Vaccines 1) Zahawi pledges that the UK is “ready to help” the EU

“Britain stands ready to help the EU with its vaccination crisis, the vaccines minister said after Brussels abandoned its threat to block supplies at the border. In an exclusive interview with The Telegraph, Nadhim Zahawi said the focus is now on “collaboration” with the EU, adding that Britain has gone “out of our way” to help Brussels with its production problems and “will continue to do so”. The Government drew a line under the extraordinary diplomatic row over vaccine exports on Saturday after the EU promised Britain that it would not stop supplies from Pfizer’s Belgium factory reaching the UK.” – Sunday Telegraph

  • A year on, we’re more scared of Covid than ever – Sunday Times
  • Send surplus jabs to the Irish Republic urges Foster – Mail on Sunday
  • Union snubs jabs for teachers – Mail on Sunday
  • A GP surgery in St Austell vaccinated more patients in 24 hours than Latvia, Lithuania and Ecuador put together – Sunday Times
  • When will lockdown end? Three scenarios for the next few months – Sunday Times

>Today: ToryDiary: Our survey. Johnson’s vaccine bounce. Over three in five party members believe he’s handling Covid well.

Vaccines 2) Gove declares that relations will be “reset”

“The UK and European Union will “reset” relations after Brussels triggered a provision in the Brexit deal to control vaccine exports, Cabinet Office Minister Michael Gove has said. The government is confident that the EU will not block vaccines entering the UK. It comes after Brussels reversed its widely-condemned decision which could have seen checks at the Irish border. Mr Gove added the European Commission recognised its “mistake”. He said he had spoken with European Commission vice-president Maroš Šefčovič and the pair had agreed to put the people of Northern Ireland first.” – BBC

  • Calls for ‘vindictive’ von der Leyen to resign over Irish border debacle – Sunday Telegraph
  • Vaccines to be recorded in Dublin in compromise deal – Observer
  • Swayne may face disciplinary action – Observer

Vaccines 3) Johnson’s “double victory” forcing von der Leyen to withdraw threats

“Boris Johnson forced the EU into an extraordinary double climbdown during a dramatic late-night intervention to protect the UK’s record-breaking vaccine rollout. During two phone calls just 30 minutes apart, the Prime Minister made European Commission President Ursula von der Leyen ditch plans to stop 3.5 million doses of the Pfizer jab from reaching the UK from a factory in Belgium and abandon the ‘nuclear option’ of imposing a hard border on Northern Ireland to prevent them reaching the UK. Following his diplomatic victory, Britain yesterday recorded a daily record for first-dose jabs – 487,756 – to bring the total to almost 8.4 million. In his phone calls, Mr Johnson warned Ms von der Leyen that her actions risked denying millions of British pensioners their second Pfizer injections.” – Mail on Sunday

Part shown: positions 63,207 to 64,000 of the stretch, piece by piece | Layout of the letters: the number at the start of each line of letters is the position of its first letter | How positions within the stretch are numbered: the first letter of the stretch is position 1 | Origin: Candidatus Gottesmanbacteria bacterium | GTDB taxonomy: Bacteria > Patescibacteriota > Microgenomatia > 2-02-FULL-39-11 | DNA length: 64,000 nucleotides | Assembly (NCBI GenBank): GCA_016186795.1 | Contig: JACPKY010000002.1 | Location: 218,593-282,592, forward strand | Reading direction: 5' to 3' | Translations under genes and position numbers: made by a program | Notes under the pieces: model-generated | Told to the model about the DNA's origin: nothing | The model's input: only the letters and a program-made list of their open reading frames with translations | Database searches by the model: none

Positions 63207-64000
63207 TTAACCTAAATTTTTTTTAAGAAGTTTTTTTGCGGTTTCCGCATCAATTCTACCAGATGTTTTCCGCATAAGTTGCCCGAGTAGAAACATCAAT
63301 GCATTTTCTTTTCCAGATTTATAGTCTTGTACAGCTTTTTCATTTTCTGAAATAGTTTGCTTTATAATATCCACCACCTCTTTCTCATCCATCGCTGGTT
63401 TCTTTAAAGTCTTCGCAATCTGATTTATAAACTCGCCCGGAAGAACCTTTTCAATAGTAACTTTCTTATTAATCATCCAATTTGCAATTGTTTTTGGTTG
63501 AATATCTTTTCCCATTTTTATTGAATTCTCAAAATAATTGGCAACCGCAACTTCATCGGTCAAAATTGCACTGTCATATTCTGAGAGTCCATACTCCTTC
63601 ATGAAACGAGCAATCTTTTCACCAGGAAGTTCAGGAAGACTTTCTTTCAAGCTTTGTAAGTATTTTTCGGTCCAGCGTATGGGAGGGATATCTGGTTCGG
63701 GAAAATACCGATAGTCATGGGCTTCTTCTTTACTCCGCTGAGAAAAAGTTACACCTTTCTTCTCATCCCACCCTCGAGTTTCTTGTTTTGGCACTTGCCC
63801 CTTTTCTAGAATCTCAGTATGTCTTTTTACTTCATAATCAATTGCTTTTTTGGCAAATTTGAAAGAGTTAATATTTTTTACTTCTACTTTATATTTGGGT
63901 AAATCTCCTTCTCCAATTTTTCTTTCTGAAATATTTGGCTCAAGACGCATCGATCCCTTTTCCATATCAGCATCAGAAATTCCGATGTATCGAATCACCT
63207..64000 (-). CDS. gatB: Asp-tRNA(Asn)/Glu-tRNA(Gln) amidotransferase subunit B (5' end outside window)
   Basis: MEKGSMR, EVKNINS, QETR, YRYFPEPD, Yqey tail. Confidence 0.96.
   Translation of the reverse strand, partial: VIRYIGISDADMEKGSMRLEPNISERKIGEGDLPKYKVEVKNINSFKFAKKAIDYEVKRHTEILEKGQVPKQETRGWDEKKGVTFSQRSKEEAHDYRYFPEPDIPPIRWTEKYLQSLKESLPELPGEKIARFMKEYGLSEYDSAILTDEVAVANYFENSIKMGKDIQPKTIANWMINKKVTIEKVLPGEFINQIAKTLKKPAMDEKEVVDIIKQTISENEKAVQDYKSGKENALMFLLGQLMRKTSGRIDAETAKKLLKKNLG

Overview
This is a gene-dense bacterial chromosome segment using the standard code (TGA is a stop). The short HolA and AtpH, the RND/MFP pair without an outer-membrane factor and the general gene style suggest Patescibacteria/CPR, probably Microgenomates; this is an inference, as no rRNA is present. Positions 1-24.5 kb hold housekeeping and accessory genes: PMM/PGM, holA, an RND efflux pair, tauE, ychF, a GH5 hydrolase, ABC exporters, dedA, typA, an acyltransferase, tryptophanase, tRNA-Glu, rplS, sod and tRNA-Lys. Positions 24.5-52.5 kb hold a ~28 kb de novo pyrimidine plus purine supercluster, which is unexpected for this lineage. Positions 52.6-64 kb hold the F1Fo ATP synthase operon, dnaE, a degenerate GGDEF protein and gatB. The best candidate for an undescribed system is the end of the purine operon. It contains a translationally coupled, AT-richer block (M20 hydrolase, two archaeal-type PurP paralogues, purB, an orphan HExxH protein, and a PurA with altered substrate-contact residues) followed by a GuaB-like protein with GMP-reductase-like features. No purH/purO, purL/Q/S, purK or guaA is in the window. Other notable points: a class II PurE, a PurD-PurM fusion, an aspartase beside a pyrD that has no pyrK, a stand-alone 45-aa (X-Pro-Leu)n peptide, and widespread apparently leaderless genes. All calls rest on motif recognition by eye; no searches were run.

• Second dose for millions is at risk, PM told EU chief – Sunday Times
  • Vaccine supply assault backfired spectacularly – Sunday Telegraph

Vaccines 4) European Commission’s allies hit back at critics

“Allies of von der Leyen have hit back against such criticism, however, saying the commission’s task was complicated by the need to square differences between member states with varying views of how much they were ready to pay. Some were also reportedly wary of the more experimental mRNA — messenger RNA — vaccines of Pfizer or Moderna, preferring Astrazeneca’s more conventional one. Either way, the results have been demonstrably disastrous: EU countries did not start vaccinating until a good three weeks after Britain and then, far from closing the gap with the UK, they have slipped further behind. The European Medicines Agency — which moved from London to Amsterdam in 2019 — delayed giving its approval to the Astrazeneca vaccine, a mainstay of its immunisation campaign and at the centre of last week’s vaccine war. It was finally granted on Friday.” – Sunday Times

  • WHO criticises EU over vaccine export controls – BBC

Vaccines 5) Hannan: For some remainers this has been a “Kronstadt moment”